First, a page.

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Aug 28, 2014
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Posts Tagged ‘Tivoli Theatre’

A look at El Bulli: Cooking in Progress, opening at the Tivoli Friday

Thursday, February 2nd, 2012

020212_ferranadriaThe word “transcend” gets kicked around a lot, as in a work of art so earth-shattering that it manages to transcend the genre.

But truly, to appreciate what Ferran Adrià (pictured) did with his late, lamented Spanish restaurant, El Bulli, is to understand that the maverick chef transcended the idea of what a restaurant – and maybe even what cooking itself – can be. The window into his world comes courtesy of the documentary El Bulli: Cooking in Progress, which opens at the Tivoli Theatre this Friday and runs through Thursday, Feb. 9. This look at Adrià, the “Salvador Dali of the kitchen” – freely devising dishes like tangerine and green olive bits in vinaigrette, with ice chips added tableside – is sure to inspire chefs angling to shake up their menus and travel further into the endless vistas of taste and creativity.

We can only imagine what a dish like that would taste and feel like – the ice, fruit and oils rolling around our tongues. The same goes for the pineapple phyllo. And the praline ravioli in “vanishing” pockets of pasta (The pouches dissolve on contact with the tongue, revealing the flavors within immediately.). And all the other bizarre innovations that make up the parade of 35 dishes, brought out one-by-one every six minutes, to comprise the three-hour, epic prix-fixe meals for those diners lucky enough to actually score seats in Adrià’s rarefied food arena (a meal for which they paid about $500).

The film, shot in 2008 and 2009, is divided into two parts. It moves from the half-year experimentation process in a secondary location in Barcelona to the half-year of cooking and service at El Bulli itself, which became a theater where Adrià’s fanciful whims finally enter the greater world. Adrià and his assistant chefs experiment in a Barcelona kitchen, taking careful notes on all the different permutations of their potential recipes, tasting tiny morsels, slowly circling about what they hope will eventually become something new, daring and delectable. But it’s not even about whether something tastes good, at first, said Adrià in the film, but whether it is “magical – it opens up a new path.”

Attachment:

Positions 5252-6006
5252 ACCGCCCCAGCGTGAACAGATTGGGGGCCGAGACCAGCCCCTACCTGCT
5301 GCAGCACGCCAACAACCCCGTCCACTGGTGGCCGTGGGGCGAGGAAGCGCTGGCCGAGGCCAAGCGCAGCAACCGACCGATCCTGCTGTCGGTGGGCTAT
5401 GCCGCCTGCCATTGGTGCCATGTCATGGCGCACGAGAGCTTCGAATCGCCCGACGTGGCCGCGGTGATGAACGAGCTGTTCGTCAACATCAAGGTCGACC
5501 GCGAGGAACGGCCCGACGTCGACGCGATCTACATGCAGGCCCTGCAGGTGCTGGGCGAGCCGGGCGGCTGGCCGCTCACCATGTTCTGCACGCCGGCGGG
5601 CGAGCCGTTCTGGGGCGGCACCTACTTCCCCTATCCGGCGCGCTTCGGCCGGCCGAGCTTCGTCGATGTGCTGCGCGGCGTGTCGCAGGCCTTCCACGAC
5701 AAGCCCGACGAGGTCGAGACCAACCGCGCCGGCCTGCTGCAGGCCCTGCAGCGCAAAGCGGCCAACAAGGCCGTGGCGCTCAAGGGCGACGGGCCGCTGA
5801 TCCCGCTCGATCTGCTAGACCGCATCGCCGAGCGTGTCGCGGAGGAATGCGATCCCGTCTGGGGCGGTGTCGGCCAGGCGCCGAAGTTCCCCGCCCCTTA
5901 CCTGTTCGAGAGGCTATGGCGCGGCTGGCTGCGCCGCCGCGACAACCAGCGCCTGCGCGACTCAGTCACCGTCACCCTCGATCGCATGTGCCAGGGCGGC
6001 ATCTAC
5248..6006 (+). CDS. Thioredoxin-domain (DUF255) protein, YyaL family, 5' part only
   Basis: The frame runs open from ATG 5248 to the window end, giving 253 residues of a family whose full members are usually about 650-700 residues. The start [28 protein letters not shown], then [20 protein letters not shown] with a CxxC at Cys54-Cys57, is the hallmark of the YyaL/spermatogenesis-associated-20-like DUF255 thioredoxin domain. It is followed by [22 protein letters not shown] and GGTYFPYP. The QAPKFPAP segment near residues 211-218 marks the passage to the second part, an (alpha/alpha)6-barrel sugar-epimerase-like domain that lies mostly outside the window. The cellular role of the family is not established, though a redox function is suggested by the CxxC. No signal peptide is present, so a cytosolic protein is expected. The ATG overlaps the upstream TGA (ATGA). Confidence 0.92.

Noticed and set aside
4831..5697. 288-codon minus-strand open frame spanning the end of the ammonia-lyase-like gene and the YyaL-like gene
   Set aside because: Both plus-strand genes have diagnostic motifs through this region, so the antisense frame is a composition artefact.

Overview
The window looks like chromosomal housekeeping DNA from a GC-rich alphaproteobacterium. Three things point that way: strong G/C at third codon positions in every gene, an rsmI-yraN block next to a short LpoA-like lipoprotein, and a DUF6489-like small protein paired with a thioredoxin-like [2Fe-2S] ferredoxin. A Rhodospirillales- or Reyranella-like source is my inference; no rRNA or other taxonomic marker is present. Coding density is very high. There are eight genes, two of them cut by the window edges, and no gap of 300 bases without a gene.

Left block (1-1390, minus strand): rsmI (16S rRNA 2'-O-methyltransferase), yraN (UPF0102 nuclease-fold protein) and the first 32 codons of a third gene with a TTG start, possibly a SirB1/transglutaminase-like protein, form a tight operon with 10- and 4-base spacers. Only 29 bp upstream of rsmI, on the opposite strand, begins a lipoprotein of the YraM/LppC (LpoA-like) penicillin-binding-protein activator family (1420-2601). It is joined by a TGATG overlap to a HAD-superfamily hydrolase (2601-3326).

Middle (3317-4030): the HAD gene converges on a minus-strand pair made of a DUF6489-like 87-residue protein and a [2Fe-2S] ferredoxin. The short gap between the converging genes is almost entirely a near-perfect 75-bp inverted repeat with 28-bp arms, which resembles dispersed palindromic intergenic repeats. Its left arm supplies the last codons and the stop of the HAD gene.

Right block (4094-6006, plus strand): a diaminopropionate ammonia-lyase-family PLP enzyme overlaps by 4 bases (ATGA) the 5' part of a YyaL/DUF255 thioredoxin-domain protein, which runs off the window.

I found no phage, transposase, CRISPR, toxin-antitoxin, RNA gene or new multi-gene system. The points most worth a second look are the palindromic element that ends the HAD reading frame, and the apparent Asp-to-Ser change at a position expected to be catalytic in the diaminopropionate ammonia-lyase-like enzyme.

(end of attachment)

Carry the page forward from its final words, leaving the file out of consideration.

The creative process is far from over when Adrià’s team packs up their equipment and notes and heads for El Bulli. The acclaimed chef sits at a table in El Bulli’s kitchen, painstakingly tasting everything again and again to fine-tune the final menu. It’s clear that he puts a high value on spontaneity, as he doesn’t even name the dishes, in many cases, until the server has actually placed the plated items on a tray and is passing Adrià on his way out of the kitchen. Remember, the waiters need to know what to tell diners unsure of just what they’re eating or how to eat it. On the first day of the season, Adrià divulges this information at the last possible second. It’s a purposeful kind of insanity.

Because the diners eat 35 different dishes, the aggressive pace of service mustn’t flag. The staff is drilled like a military squad. Dozens of cooks at a bank of tables lean over their respective mise en place, performing close, careful work on dishes they have certainly never imagined. They manage to balance artful, delicate presentations of breaded tuna fish marrow, pumpkin meringue sandwiches with almonds and summer truffles, pine sprouts brushed with spruce honey, and on and on. A bizarre cocktail of olive oil, carbonated water and salt is served to tease the lips with the softness of oil. Courses have names like “Parmesan crystal,” “coconut sponge,” and “minted ice lake.”